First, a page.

As is best shown in FIG. 2, the movable contact arm 30 is an elongated rigid electrically conductive member having at one end thereof the movable contact element 22 and at the other end thereof an aperture 72 for receiving therein the pivot pin 70. The contact arm 30 also has a reduced-thickness tail 74, and projections 76 which are disposed on the side faces at an intermediate position of the contact arm 30. The movable contact arm 30 may be pivotally supported in the interrupter by a pivotal connection to any stationary structure member within the housing 14, but in the illustrated embodiment, the movable contact arm 30 is connected by the pivot pin 70 to a pair of brackets 78 having holes 82 for receiving the pin 70 therein and projecting from a frame 80 of the coil of the electromagnetic trip device 40 which is rigidly secured within the housing 14.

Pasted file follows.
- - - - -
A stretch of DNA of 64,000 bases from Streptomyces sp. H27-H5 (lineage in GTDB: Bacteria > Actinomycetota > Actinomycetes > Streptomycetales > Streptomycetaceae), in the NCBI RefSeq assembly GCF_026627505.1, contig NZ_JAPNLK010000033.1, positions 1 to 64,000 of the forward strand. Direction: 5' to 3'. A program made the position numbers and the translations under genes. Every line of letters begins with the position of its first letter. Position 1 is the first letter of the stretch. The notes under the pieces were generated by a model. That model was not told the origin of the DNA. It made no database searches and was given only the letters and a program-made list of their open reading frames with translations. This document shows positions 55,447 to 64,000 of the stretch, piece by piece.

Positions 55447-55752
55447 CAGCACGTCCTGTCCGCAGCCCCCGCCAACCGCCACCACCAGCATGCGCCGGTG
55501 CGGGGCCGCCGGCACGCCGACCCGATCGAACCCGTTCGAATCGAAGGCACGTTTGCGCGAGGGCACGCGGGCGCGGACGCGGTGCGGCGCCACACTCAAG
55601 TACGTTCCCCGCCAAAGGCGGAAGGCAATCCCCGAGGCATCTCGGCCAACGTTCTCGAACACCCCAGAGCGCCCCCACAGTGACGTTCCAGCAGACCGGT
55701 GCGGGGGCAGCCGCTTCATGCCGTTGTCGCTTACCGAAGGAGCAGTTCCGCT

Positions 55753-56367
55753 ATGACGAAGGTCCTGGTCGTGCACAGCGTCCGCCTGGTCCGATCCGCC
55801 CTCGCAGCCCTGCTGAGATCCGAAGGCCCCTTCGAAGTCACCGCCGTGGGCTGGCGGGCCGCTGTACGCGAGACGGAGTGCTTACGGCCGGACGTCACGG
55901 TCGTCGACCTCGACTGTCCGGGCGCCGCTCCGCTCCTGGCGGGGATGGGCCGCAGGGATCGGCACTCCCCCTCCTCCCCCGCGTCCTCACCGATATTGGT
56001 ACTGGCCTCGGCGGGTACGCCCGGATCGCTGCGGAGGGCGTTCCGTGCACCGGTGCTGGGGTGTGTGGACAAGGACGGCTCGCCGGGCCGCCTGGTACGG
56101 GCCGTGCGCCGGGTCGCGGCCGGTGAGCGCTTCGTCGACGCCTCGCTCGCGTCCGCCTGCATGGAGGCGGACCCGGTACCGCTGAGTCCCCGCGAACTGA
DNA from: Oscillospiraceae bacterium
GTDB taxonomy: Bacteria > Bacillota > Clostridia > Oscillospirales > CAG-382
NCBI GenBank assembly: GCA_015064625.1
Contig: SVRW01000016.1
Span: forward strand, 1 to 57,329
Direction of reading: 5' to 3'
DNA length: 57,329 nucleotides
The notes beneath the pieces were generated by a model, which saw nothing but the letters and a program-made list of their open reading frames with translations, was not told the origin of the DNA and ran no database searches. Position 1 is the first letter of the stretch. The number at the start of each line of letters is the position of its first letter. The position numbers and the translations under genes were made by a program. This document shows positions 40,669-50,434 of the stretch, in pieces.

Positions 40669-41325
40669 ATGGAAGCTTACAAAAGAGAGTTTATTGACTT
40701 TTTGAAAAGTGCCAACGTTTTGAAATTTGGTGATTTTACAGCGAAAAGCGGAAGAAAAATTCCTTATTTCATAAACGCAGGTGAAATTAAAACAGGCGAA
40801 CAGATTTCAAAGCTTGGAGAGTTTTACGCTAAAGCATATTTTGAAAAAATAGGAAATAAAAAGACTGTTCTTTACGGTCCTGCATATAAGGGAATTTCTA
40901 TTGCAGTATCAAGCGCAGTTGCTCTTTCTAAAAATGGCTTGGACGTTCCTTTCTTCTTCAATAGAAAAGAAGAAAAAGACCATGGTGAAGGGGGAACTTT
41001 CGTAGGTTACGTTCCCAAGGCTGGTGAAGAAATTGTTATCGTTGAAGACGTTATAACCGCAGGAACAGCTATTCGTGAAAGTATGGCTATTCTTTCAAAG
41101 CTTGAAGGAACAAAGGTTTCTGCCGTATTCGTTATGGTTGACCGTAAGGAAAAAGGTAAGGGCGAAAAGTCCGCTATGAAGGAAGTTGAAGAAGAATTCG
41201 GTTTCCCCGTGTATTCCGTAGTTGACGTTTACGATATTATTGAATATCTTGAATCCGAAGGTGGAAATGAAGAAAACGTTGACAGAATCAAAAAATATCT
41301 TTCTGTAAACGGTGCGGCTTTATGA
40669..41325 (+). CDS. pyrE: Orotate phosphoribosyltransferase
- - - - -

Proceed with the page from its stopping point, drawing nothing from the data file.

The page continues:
The torsion spring 56 is a substantially U-shaped spring member comprising a pair of leg portions 84 each preferably having a coil 86, and a bight portion 88 connecting the two leg portions 84. It is to be noted that the free ends 90 of the leg portions 84 of the spring 56 are slightly bent so that a reliable engagement between the bent ends 90 and a spring stopper pin 92 is ensured. The pin 92 is longer than the width of the tail 74 of the movable contact arm so that opposite ends of the pin 92 project from the side faces of the contact arm 30. In the illustrated embodiment, the pin 92 has two circumferential grooves 94 for receiving therein the bent free ends 90 of two leg portions 84 of the spring 56.